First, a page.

There is a myth that Labradoodles are easy to maintain, don't shed, and are non-droolers. This should be cleared up. If you want a properly behaved 'Doodle, there will be maintenance work — although it can be made enjoyable. As for shedding, the amount shed depends first on the coat type and afterward, on the diet, exercise, and environment. The same goes for drooling. While Poodles aren't known to drool, Labradors are, and this means your Labradoodle may or may not drool a bit naturally.
There are many things that can induce excessive drooling in 'Doodles, however. It might be unavoidable, such as when he is teething. It might be environmental, such as his first car ride or a new home. It might be a health issue, such as something stuck in his gums. He may have eaten a noxious plant. It might also just be a general untidiness, such as when he sloppily drinks water and slobbers a lot doing so. For this, you can get a deeper water bowl, fill it just halfway and put a mat beneath the bowl.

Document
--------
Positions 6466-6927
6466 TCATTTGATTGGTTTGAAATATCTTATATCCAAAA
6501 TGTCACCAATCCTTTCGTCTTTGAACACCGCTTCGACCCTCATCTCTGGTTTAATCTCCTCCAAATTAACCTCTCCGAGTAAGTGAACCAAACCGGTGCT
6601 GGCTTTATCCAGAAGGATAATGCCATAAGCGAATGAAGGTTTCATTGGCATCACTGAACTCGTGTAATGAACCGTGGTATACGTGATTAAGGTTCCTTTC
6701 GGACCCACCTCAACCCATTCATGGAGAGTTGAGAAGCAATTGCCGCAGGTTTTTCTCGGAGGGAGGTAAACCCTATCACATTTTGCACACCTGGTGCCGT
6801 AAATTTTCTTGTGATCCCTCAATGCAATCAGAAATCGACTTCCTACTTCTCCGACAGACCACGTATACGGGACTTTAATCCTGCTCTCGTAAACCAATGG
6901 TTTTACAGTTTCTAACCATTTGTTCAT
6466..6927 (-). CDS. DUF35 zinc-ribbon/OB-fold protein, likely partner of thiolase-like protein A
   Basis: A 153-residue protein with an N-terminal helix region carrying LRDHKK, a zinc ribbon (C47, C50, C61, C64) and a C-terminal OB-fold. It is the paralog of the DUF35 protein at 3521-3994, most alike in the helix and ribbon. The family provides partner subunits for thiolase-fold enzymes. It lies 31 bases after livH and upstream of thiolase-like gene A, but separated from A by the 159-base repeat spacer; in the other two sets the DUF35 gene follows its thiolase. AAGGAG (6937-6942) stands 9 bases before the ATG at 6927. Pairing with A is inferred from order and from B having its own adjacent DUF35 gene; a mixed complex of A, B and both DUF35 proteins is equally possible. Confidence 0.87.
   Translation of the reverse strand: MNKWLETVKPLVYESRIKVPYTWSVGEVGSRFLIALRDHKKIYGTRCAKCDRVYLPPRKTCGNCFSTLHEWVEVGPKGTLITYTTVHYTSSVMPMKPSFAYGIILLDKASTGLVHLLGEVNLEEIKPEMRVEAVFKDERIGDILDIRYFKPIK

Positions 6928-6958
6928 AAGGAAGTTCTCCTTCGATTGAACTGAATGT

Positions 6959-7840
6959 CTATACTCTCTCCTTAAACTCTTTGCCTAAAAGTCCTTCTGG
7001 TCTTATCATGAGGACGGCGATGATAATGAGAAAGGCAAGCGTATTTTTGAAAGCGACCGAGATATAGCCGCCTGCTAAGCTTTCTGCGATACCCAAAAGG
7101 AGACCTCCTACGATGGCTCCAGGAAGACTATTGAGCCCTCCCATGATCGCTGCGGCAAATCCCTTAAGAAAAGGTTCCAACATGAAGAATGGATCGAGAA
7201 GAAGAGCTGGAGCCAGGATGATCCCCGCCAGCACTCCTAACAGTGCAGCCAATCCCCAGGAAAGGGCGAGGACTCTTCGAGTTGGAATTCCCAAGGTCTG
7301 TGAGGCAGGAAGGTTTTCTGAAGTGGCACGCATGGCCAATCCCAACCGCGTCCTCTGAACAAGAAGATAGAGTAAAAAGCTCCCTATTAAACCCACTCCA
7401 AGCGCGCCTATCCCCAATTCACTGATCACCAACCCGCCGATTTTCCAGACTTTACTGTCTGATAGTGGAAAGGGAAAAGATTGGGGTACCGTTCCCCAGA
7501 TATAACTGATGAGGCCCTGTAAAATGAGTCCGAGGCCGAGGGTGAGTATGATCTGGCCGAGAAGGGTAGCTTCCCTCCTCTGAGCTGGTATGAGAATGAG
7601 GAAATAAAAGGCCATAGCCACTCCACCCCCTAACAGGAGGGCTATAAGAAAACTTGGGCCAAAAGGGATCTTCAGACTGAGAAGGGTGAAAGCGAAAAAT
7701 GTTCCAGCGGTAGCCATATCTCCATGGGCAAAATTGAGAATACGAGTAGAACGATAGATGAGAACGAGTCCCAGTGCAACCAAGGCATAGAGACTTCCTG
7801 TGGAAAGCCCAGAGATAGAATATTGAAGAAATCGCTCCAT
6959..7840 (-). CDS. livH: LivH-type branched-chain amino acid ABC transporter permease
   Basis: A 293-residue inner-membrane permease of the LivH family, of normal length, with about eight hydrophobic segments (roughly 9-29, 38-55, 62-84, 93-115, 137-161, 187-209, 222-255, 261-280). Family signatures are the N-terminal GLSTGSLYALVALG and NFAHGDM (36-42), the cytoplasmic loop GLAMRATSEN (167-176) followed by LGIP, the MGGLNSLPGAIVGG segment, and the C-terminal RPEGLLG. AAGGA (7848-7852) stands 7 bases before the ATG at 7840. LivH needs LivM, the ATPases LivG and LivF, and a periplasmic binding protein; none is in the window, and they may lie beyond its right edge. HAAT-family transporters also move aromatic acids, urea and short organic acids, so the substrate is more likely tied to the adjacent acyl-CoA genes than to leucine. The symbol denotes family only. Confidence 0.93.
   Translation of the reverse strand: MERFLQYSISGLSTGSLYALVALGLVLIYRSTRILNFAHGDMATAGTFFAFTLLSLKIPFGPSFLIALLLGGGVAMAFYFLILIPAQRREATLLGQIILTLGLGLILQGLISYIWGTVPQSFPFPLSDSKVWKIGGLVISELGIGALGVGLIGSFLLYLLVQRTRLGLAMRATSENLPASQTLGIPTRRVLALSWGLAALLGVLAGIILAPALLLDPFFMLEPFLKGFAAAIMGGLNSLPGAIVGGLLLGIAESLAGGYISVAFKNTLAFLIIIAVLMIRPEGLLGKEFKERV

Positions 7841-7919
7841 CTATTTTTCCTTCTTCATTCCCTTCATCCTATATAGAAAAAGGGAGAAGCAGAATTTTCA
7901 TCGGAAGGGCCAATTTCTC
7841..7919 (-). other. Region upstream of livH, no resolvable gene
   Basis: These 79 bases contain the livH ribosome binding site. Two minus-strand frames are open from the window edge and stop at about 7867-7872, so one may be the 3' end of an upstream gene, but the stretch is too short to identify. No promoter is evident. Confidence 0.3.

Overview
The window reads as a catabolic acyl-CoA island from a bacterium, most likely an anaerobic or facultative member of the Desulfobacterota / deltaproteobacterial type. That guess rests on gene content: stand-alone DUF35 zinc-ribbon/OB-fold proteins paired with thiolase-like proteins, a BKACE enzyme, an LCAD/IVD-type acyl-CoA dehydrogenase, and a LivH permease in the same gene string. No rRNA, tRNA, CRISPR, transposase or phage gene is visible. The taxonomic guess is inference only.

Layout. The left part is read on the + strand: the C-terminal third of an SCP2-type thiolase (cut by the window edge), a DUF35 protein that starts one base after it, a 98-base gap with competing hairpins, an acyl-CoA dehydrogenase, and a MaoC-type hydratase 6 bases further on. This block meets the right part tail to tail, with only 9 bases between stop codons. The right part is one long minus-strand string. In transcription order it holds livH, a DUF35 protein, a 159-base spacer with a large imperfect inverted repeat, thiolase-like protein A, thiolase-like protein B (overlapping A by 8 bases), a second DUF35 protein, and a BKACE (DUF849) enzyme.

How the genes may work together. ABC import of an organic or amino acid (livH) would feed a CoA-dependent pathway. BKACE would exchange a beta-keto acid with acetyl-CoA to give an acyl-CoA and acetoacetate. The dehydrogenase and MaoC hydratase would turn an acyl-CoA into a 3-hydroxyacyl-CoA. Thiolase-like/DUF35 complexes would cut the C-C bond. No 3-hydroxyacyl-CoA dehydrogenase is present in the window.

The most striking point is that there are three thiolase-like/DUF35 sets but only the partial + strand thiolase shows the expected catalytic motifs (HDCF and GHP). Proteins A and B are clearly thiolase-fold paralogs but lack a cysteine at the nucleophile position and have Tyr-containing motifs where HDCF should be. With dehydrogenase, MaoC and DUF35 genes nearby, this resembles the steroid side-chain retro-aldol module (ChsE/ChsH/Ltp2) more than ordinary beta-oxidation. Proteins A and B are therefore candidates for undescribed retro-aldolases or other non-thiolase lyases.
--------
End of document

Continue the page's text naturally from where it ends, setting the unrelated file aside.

Labradoodle shedding can be an issue that may be problematic depending on the coat type and how much grooming you give it. First-generation (i.e., F1) Labradoodles tend to shed the most of these hybrid dogs. The F1bs, which are bred back to Poodles, are a bit better. The F2 and multigen (F3, etc.) litters typically inherit the Poodle parent's curly, nearly non-shedding coat. It's widely believed that the more curl in the coat, the less shedding. If there is excessive or uneven shedding, there could be a health problem or skin condition. Finally, be sure that, if it's excessive shedding, it's not just the puppy coat that's being replaced by the adult one.